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Having an appropriate oral health routine, practicing it daily, and seeing the dentist regularly are vital to keeping your teeth and gums in good condition.
However, the threat poor oral health poses is not limited to your mouth.
If you are not keeping your teeth and gums clean by brushing twice and flossing at least once daily, then you are asking for periodontal (gum) disease to develop, putting your overall health at risk.
How Does Gum Disease Affect My Overall Health?
Without proper oral health care, your mouth becomes the perfect habitat for a potent strain of bacteria to make its way into your bloodstream or be inhaled into your lungs.
First, these bacteria colonize the gums, where they start deteriorating the gums, leading to periodontitis. This condition can cause tooth sensitivity, chronic bad breath, tooth loss, and jaw bone damage.
Eventually, this bacteria becomes so prevalent that it cannot be contained in the oral space and enters other parts of the body. Some of the conditions linked to periodontal disease include the following:
1. Heart disease – Long-term periodontitis can lead to atherogenesis (the build-up of plaque in your arteries). Individuals with severe gum disease double their risk for heart disease.
2. Respiratory illness – Data suggests that when oral bacteria are abundant, they can be inhaled and may be at the root of lung infections when gum disease is also present.
3. Diabetes – Research has determined that periodontal disease impacts metabolism and can increase the risk of developing pre-diabetes. On the other hand, those with type 2 diabetes who are successfully treated for periodontitis can reduce their levels of oxidative stress and better manage their condition.
4. Stroke – Recent studies have shown that if you are missing several teeth or have lost significant bone mass in your jaw, your risk of stroke increases. Severe periodontitis is also a risk factor for atherosclerotic plaques (a combination of inflammation and plaque build-up), a known cause of strokes and heart attacks.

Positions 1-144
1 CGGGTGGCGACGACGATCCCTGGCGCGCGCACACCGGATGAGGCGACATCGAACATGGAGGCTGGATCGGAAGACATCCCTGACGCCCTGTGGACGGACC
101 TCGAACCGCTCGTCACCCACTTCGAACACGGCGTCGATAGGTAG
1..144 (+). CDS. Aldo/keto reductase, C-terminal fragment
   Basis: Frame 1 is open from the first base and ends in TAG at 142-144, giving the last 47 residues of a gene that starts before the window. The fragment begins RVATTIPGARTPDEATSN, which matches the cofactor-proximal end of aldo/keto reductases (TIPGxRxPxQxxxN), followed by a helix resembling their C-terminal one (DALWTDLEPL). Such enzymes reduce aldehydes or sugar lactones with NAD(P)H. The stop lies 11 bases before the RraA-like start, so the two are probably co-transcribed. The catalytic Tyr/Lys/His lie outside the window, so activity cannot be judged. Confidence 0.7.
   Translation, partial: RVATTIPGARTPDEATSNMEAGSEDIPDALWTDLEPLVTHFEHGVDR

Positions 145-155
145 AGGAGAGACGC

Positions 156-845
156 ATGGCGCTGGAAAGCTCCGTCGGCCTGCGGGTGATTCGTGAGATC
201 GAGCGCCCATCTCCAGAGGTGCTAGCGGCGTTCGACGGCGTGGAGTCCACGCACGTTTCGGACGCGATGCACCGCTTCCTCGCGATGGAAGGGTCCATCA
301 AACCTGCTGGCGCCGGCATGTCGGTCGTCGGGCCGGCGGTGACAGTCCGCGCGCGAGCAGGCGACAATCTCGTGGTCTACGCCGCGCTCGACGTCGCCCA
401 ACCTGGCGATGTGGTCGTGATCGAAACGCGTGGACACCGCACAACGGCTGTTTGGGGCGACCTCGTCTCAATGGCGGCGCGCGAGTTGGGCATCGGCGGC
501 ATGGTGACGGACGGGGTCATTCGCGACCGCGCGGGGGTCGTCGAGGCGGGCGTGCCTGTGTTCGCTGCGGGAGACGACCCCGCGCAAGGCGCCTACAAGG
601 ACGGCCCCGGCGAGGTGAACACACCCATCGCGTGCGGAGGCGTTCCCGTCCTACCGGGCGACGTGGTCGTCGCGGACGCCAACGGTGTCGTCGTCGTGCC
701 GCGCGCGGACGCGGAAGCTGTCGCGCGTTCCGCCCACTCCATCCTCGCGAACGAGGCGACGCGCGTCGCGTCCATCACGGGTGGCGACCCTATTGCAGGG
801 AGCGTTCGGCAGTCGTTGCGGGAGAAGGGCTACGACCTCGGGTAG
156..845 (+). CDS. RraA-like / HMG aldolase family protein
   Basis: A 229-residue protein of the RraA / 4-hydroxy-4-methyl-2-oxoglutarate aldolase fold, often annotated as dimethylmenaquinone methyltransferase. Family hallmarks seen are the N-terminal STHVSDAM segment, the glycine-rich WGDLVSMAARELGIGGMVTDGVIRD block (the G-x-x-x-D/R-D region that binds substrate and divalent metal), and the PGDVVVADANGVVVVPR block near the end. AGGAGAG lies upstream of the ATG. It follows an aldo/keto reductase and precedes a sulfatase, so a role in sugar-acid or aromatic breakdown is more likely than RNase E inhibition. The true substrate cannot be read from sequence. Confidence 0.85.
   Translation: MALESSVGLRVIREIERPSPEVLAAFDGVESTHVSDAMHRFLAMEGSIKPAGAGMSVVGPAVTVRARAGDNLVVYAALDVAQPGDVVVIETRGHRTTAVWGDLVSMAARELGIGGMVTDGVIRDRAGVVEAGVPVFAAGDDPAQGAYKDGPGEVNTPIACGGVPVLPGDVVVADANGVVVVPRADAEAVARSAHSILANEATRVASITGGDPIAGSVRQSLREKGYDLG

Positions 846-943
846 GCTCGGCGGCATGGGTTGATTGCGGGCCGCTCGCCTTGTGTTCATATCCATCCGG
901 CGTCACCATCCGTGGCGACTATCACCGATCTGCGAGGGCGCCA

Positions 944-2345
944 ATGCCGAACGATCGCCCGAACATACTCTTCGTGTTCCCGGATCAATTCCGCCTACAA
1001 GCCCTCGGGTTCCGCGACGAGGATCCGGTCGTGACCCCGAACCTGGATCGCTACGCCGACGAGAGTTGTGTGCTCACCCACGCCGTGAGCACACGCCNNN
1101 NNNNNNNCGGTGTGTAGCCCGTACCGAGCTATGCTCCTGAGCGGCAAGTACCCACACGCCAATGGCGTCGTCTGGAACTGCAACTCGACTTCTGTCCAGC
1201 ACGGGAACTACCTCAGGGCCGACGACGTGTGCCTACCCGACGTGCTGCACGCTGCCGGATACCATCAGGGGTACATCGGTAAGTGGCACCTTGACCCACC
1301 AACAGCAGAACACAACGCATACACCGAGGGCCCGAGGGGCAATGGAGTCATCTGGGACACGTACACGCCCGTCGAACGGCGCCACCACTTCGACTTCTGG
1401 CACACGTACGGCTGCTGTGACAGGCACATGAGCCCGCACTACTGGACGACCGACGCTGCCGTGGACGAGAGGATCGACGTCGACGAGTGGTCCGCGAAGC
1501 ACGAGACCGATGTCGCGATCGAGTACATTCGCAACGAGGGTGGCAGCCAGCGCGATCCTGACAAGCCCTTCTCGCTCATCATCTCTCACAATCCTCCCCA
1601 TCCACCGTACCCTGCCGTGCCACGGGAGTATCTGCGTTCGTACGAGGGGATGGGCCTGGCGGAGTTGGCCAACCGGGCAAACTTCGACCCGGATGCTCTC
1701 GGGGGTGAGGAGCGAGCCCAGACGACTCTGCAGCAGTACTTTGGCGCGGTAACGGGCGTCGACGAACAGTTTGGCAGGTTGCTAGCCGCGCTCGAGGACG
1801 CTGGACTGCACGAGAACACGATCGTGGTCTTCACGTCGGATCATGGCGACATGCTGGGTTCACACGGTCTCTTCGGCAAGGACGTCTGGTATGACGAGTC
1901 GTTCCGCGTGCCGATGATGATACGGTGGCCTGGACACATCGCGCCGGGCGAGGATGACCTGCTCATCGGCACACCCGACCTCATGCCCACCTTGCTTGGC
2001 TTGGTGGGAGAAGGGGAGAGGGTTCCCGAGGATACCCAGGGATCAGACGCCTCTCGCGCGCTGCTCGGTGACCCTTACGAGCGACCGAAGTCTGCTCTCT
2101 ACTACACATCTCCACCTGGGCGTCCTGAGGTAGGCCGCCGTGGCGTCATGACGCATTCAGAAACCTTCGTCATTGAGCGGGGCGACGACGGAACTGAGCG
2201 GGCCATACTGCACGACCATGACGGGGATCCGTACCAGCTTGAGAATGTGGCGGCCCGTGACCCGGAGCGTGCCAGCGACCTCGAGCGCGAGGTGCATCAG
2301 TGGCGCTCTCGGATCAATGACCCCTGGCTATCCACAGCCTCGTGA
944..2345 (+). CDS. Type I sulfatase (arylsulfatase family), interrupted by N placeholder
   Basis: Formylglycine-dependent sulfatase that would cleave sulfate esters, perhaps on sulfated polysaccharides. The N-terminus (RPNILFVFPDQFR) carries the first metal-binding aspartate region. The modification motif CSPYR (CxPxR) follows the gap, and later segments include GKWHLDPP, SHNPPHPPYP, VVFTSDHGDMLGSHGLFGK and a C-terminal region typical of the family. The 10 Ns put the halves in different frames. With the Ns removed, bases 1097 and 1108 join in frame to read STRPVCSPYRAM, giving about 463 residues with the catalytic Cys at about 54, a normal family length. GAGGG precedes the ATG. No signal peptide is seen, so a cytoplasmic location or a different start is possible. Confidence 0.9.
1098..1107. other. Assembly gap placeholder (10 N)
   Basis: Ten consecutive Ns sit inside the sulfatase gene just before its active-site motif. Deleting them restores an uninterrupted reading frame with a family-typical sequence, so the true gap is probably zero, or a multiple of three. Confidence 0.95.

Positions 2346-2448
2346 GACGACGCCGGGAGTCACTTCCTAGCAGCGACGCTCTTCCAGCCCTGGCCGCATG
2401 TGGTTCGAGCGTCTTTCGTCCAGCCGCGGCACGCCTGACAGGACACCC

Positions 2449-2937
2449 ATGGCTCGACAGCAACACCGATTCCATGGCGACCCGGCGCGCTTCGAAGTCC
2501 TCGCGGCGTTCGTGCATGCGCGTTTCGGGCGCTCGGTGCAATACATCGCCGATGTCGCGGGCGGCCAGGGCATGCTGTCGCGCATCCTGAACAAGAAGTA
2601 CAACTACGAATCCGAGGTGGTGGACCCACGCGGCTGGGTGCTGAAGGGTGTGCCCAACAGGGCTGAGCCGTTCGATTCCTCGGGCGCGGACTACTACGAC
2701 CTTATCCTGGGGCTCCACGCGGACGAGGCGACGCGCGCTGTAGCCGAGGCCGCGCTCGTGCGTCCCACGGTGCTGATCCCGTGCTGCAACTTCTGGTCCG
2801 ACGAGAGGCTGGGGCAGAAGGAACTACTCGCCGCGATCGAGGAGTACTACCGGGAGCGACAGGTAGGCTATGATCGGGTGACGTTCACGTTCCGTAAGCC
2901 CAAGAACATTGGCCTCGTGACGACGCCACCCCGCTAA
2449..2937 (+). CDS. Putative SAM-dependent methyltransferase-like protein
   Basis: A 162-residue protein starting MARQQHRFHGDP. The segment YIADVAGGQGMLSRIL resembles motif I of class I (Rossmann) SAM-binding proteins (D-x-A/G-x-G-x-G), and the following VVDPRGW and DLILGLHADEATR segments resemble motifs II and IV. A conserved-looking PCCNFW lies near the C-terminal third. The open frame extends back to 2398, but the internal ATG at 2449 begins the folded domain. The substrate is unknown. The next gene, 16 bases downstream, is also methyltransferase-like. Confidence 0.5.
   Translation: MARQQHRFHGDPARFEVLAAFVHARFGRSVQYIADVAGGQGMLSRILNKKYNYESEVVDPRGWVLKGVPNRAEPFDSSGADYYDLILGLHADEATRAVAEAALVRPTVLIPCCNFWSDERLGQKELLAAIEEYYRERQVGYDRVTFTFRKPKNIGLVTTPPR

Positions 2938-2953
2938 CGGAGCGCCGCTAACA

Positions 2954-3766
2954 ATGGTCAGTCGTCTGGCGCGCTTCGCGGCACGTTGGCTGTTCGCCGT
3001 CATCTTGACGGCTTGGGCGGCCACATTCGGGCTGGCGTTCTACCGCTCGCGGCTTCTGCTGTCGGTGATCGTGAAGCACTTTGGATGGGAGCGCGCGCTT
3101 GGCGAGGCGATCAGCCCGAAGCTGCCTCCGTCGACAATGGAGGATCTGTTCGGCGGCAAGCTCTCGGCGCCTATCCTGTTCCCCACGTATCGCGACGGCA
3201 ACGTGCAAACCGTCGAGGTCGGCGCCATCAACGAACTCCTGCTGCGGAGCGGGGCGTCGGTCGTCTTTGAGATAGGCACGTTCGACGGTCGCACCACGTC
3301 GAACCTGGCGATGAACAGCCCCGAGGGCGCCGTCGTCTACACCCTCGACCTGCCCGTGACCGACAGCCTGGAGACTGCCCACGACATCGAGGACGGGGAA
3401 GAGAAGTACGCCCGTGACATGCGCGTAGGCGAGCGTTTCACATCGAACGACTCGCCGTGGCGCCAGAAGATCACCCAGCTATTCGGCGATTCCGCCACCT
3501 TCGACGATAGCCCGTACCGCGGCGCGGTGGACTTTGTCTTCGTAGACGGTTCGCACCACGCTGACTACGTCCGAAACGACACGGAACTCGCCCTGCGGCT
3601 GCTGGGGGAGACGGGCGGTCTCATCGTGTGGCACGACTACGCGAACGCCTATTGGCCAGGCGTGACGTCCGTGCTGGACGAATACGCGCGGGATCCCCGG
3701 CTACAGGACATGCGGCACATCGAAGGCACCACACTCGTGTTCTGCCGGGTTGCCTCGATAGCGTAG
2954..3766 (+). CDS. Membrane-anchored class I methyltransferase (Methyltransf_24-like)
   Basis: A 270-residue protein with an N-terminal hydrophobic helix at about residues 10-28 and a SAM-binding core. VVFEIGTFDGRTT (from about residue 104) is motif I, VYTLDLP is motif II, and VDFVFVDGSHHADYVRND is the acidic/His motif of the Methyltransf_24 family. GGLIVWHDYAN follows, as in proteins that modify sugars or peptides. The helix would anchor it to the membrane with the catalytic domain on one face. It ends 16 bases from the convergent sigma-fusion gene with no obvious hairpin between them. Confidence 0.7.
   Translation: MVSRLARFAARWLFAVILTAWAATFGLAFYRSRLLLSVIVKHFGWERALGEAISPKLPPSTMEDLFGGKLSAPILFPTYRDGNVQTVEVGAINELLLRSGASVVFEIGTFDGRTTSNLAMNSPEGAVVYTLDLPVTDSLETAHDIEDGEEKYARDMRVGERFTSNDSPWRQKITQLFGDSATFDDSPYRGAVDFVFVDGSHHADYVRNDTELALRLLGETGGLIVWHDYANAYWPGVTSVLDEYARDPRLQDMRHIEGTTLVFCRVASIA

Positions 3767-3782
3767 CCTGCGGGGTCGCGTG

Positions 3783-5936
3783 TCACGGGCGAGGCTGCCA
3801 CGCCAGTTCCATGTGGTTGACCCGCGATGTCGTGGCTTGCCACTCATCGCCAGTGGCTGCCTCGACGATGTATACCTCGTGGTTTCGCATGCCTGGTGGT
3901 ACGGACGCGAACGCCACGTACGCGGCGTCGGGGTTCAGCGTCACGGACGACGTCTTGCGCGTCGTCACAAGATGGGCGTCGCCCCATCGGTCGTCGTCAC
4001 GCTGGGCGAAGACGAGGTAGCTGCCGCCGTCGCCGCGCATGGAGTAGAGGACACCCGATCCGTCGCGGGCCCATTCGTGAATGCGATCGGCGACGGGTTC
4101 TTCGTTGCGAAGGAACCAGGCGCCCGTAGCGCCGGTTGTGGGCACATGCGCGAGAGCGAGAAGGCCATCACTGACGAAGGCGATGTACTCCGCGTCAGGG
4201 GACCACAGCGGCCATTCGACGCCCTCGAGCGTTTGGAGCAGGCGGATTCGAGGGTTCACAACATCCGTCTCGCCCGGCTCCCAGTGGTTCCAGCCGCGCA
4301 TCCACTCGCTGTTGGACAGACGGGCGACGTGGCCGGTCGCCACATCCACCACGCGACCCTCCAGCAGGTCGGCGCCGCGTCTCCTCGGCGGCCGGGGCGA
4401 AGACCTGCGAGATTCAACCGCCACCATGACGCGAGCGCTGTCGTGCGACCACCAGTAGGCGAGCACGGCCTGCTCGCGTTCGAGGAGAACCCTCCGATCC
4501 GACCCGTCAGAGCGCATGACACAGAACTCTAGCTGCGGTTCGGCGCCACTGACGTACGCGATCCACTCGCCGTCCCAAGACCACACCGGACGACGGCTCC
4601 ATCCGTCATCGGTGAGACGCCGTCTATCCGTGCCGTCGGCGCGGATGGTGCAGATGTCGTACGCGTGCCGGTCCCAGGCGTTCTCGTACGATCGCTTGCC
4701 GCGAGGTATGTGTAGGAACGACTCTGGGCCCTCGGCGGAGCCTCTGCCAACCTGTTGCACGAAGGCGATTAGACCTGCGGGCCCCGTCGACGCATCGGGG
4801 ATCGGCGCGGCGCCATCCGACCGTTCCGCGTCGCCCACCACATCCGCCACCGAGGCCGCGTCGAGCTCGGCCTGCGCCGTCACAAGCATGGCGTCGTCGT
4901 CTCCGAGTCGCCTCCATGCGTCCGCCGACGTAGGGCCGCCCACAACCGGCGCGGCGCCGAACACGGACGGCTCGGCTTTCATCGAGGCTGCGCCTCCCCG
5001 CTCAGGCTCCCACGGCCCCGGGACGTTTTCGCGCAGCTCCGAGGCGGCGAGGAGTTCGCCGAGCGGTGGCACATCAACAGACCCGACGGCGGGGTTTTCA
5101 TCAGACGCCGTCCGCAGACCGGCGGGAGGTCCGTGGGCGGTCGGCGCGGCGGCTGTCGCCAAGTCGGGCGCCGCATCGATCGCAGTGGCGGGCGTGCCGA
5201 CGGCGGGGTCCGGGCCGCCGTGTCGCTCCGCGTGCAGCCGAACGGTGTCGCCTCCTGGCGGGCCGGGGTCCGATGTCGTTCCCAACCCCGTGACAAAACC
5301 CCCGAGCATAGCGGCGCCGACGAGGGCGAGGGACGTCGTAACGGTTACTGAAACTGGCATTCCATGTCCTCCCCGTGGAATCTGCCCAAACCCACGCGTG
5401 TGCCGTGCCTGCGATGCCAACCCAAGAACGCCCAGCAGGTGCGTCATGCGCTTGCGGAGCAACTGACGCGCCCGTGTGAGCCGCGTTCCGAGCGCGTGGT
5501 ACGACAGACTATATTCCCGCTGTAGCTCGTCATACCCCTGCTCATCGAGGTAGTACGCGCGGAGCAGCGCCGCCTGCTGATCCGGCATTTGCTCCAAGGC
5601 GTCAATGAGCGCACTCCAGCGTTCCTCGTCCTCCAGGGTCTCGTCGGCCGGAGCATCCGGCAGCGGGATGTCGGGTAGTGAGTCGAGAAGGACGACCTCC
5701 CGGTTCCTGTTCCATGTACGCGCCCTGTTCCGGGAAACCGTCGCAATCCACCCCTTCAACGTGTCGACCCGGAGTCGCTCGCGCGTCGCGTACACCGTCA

5. Kidney disease – The loss of teeth has also been linked to chronic kidney disease, which affects blood pressure and bone health, and can lead to kidney failure and heart disease. Statistics show that adults with no remaining natural teeth are at increased risk of developing chronic kidney disease.
6. Dementia – Scientists are working to confirm a theory that chronic periodontal disease quadruples the risk of Alzheimer’s disease. Other studies have already linked the two conditions, but if this new science is confirmed, the early treatment of periodontal disease may reduce the risk of Alzheimer’s disease.
7. Premature labor & low birth weight – Periodontal disease increases the chances of delivering a preterm baby or one with low birth weight. If you are experiencing symptoms of gum disease while being pregnant, seek special care from a periodontist during this time. Studies have confirmed that receiving treatment for gum disease during pregnancy can reduce the risk of preterm labor or delivering a newborn with a low birth weight. People with diabetes who are pregnant are also more prone to severe gum disease.
8. Mental health issues – While it’s true that stress and anxiety can affect your physical health, the relationship between gum disease and mental health problems works in reverse. Stress, depression, and anxiety increase the levels of the hormone cortisol, contributing to periodontal disease. Studies have also shown that poor gum health can cause a rise in mental health issues.
How to Prevent Gum Disease
Your proper at-home dental routine, including brushing and flossing, the daily use of an ADA-approved mouthwash, along with regular visits to your dentist for checkups and cleanings, is the most effective way to prevent periodontitis.
Interested in Learning More?
You can schedule a consultation to assess your gum health, then set up regular visits and cleaning appointments to help ensure your ideal oral health.